Earlier today, on the way back from a shareholders meeting in Melbourne, the pilot of my Bombardier Challenger 604 twinprop private jet asked how I had managed to rise to a position of such great power and prestige at so young an age. After several modest demurrals, I settled back in my seat and began to explain my secret: I haven't so much "earned" greatness as I was "born into it."
My ancestor Edward Winslow and his wife Elizabeth Barker Winslow came to this country on the Mayflower in the year 1620. Once in the new world, the Winslow family worked hard, contributed to the community, and lived honest and responsible lives. Slowly, over the course of many generations, the Winslow name achieved great renown.
In this world, few are bestowed the mantle of greatness. There are some people at the bottom, some in the middle, and a small number, like myself, who reside at the very top. Let's face it: I'm a born leader.
Now, there are other ways one can achieve greatness. I recently met a fellow who struggled for many years, working 70 hours a week in a screen-door factory until he achieved his lifelong dream of owning a ranch. Well, I guess that's one way of doing it, but it's not my way. My approach to achieving greatness was more effortless: I went to the best schools, I wore the best clothes, and I didn't have to do anything that was too hard.
A friend of mine from down at the club started his own Internet company and made his first million by age 28. Well, some of us don't have time for that. I made my first million at 18, when my trust fund matured. Actually, it was my first 20 million. But I didn't let a huge sum of money stop me. I was young and driven, and I wanted whatever life had to place into my lap. Soon, with a little bit of patience, that $20 million grew to $200 million, when my father gave me controlling interest in the foundry.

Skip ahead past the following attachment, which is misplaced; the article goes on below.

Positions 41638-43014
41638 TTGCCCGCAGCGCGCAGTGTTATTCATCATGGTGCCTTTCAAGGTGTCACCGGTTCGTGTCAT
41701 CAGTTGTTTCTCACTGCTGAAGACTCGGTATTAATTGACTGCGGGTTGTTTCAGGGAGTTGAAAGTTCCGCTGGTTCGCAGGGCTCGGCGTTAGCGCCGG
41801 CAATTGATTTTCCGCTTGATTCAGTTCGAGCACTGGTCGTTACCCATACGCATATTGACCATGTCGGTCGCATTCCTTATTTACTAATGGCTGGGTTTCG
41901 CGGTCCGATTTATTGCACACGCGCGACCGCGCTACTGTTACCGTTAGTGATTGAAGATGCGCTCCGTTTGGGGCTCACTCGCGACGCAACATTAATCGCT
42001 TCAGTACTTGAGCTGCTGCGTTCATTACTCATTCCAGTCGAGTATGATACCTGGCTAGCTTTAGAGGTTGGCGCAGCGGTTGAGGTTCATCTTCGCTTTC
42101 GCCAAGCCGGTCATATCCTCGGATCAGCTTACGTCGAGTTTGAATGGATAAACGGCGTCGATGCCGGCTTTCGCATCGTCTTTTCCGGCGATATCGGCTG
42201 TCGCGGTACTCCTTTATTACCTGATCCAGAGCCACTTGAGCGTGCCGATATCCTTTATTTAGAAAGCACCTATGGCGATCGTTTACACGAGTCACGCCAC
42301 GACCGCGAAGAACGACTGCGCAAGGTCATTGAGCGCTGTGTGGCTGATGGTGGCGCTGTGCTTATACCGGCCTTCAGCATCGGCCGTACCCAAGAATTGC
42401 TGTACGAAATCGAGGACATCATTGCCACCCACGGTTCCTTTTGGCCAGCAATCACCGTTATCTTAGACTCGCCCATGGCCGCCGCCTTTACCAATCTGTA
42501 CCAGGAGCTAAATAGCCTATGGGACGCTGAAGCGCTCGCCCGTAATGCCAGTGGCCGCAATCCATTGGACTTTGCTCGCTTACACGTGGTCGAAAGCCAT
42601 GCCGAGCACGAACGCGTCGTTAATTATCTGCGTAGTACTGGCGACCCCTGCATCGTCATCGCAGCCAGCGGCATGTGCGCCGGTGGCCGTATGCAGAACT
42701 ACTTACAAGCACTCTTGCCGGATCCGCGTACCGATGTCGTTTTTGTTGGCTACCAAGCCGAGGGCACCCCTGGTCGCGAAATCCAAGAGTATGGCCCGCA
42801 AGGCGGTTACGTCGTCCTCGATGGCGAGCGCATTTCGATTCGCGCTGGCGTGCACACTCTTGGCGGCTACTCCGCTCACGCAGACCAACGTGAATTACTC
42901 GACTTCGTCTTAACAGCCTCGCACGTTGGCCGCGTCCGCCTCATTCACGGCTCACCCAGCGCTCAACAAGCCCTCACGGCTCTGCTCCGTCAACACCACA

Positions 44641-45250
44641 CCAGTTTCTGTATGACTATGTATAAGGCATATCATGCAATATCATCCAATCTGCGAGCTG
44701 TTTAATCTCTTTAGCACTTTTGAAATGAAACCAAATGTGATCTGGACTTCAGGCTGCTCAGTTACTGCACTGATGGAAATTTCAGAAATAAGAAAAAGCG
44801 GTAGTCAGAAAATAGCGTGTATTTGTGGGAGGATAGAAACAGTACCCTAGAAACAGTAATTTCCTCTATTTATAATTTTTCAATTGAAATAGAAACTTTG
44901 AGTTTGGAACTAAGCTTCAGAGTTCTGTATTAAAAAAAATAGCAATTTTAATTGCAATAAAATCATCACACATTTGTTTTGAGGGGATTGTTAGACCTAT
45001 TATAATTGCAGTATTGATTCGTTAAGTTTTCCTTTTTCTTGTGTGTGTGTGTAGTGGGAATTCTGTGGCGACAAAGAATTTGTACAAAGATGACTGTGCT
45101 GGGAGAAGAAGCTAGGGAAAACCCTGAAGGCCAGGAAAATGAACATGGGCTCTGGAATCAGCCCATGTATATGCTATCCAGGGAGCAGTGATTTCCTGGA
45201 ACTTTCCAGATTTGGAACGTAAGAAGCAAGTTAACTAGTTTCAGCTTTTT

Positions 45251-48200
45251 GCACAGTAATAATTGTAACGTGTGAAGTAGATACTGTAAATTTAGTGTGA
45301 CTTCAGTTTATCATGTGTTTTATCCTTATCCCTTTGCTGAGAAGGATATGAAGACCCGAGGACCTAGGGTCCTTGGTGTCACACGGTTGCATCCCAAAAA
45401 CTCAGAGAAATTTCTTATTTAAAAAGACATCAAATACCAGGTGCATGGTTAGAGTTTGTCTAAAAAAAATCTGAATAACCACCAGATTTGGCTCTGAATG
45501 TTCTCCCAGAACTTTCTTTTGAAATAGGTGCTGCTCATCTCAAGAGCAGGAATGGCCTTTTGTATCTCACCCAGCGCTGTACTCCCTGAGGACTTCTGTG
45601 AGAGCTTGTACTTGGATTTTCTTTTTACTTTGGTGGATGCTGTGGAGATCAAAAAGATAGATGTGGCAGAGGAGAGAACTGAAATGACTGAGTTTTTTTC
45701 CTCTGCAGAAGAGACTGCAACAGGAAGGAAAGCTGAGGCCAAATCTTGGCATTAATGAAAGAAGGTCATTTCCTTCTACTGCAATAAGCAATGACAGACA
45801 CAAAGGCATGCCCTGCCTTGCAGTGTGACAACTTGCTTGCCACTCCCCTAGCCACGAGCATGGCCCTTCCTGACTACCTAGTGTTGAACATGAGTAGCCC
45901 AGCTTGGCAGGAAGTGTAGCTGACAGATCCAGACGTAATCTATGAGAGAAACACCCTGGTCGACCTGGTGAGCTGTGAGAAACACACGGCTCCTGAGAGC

I know what you're thinking: As a 25-year-old CEO of a major corporation, I could easily have chosen to rest on my laurels. I was already an accomplished yachtsman, rower, and polo player. But I chose to do more than that. I wanted to do everything that my father told me to do. I was to be in the office by 10 a.m. every weekday, except when I was on holiday abroad, and I was not to leave until 5 p.m. sharp. If a member of my staff of underlings asked me to sign something, I signed it. Thus, I rose to the position my birthright had ensured me: figurehead president.
When people see all that I have and ask me for advice, I tell them this: It is possible to achieve success with only elbow grease and fierce determination. I don't recommend that, though. Because, truth be told, you can follow that advice until the day you die, but there's no guarantee you'll be a success. Unless you were born into wealth and privilege, you can't be sure you'll find yourself gazing down at others from the loftiest heights.
Those extra generations of wealth and power give you a foundation that no amount of hard work can equal. It's what gives you the edge over those who are willing to strive and toil. Though some may have found limited triumph through hard work, in the long run, they've usually fallen behind those of us with that special something called an aristocratic birth.
There are thousands of books filled with advice about how to have it all. But nothing is as effective as the silver-platter method favored by myself and my ancestors. A 375-year track record of success can't be disputed. Having everything you've ever wanted simply given to you is a proven path to success. It's what I call the 'being born into it' advantage.
This is what I told that pilot, and I believe it's sound advice: If you really want to rise above the herd, get out there and be born into an unbelievably wealthy family, preferably one that has been rich for centuries. Once you do that, nothing can stand between you and your dreams. But do it soon. Life is short, and you're only born once.